2. Find a Support Group
According to a report published in the National Center for Biotechnology Information, there are multiple studies that show the value in support groups for reducing stress among nurses. In addition, nurses who felt more stress were more likely to seek out social support structures from coworkers or managers.
Across the studies outlined by the NCBI report, a common result was that there was a direct benefit on nurses’ reduced stress levels due to participation in support groups, along with indications of increased productivity within an organization.
Therefore, it’s not unrealistic to suggest that nurses should look for support in times of stress, either from a direct supervisor or colleague, or in a group setting. This is one way nurses can counter effects of burnout and maintain a balance between work and life.
3. Commit to Time for Oneself
Nurses must commit to separating personal time from work time. While it is excellent that nurses are dedicated to their jobs and patients, it is also crucial that nurses make time at home for themselves. Without constant vigilance, it becomes all too easy to let work assignments encroach on personal time.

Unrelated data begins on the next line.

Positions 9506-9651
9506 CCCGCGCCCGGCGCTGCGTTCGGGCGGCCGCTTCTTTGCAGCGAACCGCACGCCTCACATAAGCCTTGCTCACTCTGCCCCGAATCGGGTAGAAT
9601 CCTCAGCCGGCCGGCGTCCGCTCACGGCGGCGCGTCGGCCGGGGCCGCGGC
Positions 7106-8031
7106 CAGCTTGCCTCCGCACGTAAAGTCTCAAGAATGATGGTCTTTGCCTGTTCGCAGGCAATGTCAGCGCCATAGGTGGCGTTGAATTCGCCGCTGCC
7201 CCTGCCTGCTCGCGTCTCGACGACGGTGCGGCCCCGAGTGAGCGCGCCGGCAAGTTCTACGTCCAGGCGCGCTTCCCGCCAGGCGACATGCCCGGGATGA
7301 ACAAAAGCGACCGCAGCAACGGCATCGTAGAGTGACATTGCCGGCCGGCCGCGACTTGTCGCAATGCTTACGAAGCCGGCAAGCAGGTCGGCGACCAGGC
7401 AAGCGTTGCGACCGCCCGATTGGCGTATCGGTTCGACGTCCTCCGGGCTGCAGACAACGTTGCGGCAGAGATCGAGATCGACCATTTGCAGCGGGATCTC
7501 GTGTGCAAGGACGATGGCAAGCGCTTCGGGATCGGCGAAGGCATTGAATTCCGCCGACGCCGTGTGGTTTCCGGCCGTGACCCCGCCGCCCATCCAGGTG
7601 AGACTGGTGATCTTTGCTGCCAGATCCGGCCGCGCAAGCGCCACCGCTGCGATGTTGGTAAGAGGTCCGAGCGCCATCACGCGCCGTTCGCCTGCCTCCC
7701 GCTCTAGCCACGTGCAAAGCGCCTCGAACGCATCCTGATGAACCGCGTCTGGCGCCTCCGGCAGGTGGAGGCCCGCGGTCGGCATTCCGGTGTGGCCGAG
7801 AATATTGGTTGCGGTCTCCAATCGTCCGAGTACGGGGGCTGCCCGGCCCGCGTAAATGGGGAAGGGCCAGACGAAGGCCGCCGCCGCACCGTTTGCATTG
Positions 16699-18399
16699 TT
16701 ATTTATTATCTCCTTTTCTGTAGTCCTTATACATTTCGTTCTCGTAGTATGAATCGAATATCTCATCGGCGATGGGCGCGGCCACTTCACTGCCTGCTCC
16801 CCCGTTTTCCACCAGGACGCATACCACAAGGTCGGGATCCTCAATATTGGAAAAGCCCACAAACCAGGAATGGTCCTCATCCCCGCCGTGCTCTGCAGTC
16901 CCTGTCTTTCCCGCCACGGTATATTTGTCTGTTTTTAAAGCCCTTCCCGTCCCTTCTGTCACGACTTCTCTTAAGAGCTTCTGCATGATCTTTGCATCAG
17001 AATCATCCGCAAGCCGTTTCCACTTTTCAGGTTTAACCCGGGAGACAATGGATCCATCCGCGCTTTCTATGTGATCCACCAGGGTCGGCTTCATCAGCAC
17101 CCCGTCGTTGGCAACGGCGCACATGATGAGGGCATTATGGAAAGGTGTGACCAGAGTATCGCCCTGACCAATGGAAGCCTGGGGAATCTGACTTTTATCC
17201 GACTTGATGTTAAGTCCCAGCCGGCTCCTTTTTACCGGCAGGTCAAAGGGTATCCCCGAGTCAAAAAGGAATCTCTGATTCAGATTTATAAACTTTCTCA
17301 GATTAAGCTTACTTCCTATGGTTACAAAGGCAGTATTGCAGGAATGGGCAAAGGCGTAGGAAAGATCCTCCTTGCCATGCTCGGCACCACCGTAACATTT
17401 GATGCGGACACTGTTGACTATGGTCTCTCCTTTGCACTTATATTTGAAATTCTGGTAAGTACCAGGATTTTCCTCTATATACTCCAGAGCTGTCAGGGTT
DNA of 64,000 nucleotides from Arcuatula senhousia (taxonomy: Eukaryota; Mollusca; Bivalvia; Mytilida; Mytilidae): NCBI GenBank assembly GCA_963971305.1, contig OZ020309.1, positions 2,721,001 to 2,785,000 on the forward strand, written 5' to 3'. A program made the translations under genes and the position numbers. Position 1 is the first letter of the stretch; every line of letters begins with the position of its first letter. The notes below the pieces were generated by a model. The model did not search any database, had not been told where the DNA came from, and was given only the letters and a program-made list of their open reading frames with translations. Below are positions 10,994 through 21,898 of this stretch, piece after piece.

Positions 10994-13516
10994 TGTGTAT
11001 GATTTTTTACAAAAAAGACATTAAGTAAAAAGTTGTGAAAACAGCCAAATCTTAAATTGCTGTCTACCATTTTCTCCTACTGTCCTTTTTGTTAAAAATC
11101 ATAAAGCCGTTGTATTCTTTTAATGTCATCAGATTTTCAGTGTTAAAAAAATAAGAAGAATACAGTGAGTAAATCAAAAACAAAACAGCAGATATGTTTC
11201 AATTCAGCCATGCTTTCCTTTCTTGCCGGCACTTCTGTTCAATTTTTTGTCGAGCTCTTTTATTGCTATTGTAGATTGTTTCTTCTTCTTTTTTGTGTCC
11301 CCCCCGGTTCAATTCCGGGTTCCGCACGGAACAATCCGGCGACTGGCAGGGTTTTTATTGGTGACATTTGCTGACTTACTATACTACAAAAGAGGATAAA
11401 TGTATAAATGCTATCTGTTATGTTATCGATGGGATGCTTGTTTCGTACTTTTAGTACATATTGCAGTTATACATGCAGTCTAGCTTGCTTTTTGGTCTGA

On that note, however, nurses must treat their work time similarly and not address personal matters while on the clock – except in the event of an emergency. Phones, magazines and similar distractions should be stored away until it is time to take a break. It is better for nurses to focus fully on the task at hand – charting, rounds and the like.
4. Monitor Your Commitments
Of course, it is hard to afford free time if a person constantly accepts new assignments. While many people feel compelled to say “yes” to new opportunities as often as possible, accepting every single one easily leads these individuals to spread themselves too thin.
The solution isn’t to stop agreeing to things entirely. Rather, it is to monitor what one says “yes” to. Nurses should evaluate every opportunity that comes their way and accept ones that meet at least one of the following criteria:
- Provides a tangible benefit